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History, Evolution, and The Darwin Debate

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The eonic effect; there is no going back to conventional history, but no clear way to an ‘eonic theory’

March 10th, 2018 · No Comments

We have been discussing ‘epochal modernity’ all day, but i would recommend the original version in whee and its model. The ‘epoch’ of modernity threatens to get a mysticism of age periods but we used it because ‘epochal historicism’ is what marxism is all about. And it is perfectly possible to define the so-called eonic sequence as a progression of epochs, if these are taken in relation to that larger sequence.
The eonic model is extremely useful but requires care in its use. However, it is worth the risk because it correlates so many things together that it unlikely to be completely off. But the fact remains that we don’t understand or even see the full dynamic that creates this stunning historical pattern. We have suggested that the phenomenon is in the evolutionary category and that civilization is an aspect of a larger resumption of the evolution of man, one with a strong component of the evolution of freedom along with a connection, by no means clear, to some kind of ‘fine tuning’ argument. That’s a lot to swallow. We don’t have to make a belief out of anything but once seen the eonic drives one to attempt at least some form of larger explanation. We can proceed by hypotheses and a set of hunches. But the one thing we can’t do is retreat from the data: the detection of a non-random pattern in world history is decisive, there is no going back.
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Epochal modernity
January 28th, 2018 ·
The question of modernity
December 11th, 2017 ·
The need for a larger perspective….of modernity
January 8th, 2015 ·

The neo-communist left has to have a far larger universe than that created by historical materialism: it needs a global anthropology that can talk to a generalized modernity/secularism. But what is that? The nineteenth century created a reduced subset to all that in the forms of positivism, scientism, secular humanism, marxism…

Marxism needs to be rescued from this situation: the situation is not hard to solve: we use the ‘macro model’ (or you can skip that) to look at what we call the ‘modern transition’ from 1500 to 1800 (approx/) at which point the new era of modernity begins. The early modern clearly shows at once what happened: marxism jumped on a yippee surfboard in the Feuerbachian reaction to Hegel and downshifted into a very limited perspective. The overall idea was brilliant, however, and can easily be recast to include 1. a larger whole than Hegel and his critics 2. the ‘dialectic’ of the modern transitional with counterpoints in the Reformation/Rise of Science, revolutions from Munzer to the French Revolution. 3 the rise of liberalism, ideas of freedom, philosophies of freedom, 4. German Classical Philosophy….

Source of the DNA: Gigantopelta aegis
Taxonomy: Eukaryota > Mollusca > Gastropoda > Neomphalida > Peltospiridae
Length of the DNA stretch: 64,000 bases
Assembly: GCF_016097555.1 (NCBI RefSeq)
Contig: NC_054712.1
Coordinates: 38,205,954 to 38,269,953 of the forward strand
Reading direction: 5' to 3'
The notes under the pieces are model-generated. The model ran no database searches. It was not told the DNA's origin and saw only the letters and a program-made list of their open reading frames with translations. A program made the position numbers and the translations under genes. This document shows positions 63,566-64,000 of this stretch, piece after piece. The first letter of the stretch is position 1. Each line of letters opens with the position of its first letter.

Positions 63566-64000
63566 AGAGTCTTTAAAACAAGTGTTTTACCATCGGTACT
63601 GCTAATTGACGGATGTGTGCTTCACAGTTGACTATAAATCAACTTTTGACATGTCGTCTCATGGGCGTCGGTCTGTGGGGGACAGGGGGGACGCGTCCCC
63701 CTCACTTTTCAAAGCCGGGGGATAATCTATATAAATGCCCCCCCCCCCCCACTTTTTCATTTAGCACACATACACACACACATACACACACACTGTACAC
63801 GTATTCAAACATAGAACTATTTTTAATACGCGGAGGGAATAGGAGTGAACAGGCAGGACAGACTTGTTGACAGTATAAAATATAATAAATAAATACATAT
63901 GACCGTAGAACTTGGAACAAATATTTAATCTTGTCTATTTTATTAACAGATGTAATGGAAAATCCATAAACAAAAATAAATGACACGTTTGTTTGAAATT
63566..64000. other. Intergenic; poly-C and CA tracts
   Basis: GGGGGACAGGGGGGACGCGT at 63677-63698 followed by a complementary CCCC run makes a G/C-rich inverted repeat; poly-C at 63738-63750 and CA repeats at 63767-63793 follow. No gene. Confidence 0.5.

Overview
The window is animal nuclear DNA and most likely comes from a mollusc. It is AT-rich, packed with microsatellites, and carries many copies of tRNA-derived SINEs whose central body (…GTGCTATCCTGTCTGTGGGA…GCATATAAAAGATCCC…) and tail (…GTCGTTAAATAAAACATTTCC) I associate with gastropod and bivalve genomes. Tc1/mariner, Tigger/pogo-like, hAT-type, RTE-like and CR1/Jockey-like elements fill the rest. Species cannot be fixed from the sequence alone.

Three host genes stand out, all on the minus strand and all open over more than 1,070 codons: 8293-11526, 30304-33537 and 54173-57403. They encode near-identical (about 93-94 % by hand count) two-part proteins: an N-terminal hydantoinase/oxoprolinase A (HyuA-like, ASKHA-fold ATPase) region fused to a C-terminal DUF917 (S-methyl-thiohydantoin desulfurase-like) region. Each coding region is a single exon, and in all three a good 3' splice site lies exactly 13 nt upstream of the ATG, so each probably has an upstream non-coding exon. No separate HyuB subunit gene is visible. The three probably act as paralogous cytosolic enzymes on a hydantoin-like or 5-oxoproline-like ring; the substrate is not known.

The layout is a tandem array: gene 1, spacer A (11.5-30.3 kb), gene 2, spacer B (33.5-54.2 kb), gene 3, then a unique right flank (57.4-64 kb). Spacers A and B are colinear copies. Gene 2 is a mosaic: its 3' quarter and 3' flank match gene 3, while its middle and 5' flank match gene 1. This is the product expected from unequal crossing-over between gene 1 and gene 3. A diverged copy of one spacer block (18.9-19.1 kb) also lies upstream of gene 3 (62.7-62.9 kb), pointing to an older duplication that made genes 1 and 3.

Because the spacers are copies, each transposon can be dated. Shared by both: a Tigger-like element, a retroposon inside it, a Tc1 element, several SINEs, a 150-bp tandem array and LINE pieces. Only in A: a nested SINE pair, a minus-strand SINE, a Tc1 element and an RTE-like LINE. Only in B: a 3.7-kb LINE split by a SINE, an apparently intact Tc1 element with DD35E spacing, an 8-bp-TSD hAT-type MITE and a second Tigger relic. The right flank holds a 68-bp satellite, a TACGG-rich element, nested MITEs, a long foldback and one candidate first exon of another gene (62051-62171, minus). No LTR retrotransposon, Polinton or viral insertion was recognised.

In general the marxist perspective can’t even handle the Enlightenment very well. The so-called ‘dialectic of the Enlightenment’ started chasing a good idea for a critique and ended up in the hopeless muddle of the postmodern critique of modernity.
In the larger view the issue of communism is 1. a response to the need for a post-transitional ‘revolution’ against capitalism, 2. the need to reconstruct modernity in this new context, requiring versions of the Reformation, Scientific Revolution, rise of liberalism/communism (socialism), industrialization and its technologies and globalization, 3.some reckoning with the complex chords generated: e.g. the Romantic Reaction, the export of buddhism and figures like Schopenhauer, etc…

You can see that the current tactic of trying to use marxism to challenge all other aspects of modernity is ill-conceived and the route to sterility and scientism made worse.

Last and First Men creates an historical context for not only the larger perspective of modernity, but a still larger context of world history. This approach requires looking at a whole complex(dialectic) of counterpoints, contraries and pairs of opposites.

In specific terms, the new left here needs to study the reality of global religion, from Xtianity/Islam to buddhism, and confucianism/taoism, etc.. It needs to have a larger philosophy that can work with materialism and idealism in a larger context than simple collision. Etc…

This problem of selecting a small subset of modernity to define secularism haunts the science world whose cadre of poorly educated scientism troopers has created, like marxism, an extremely narrow subset of modernity that beggars the whole transition to a new era.
It would be nice to ditch the old marxism and create a larger version that is tuned to the greater whole of modernity, and thence antiquity.

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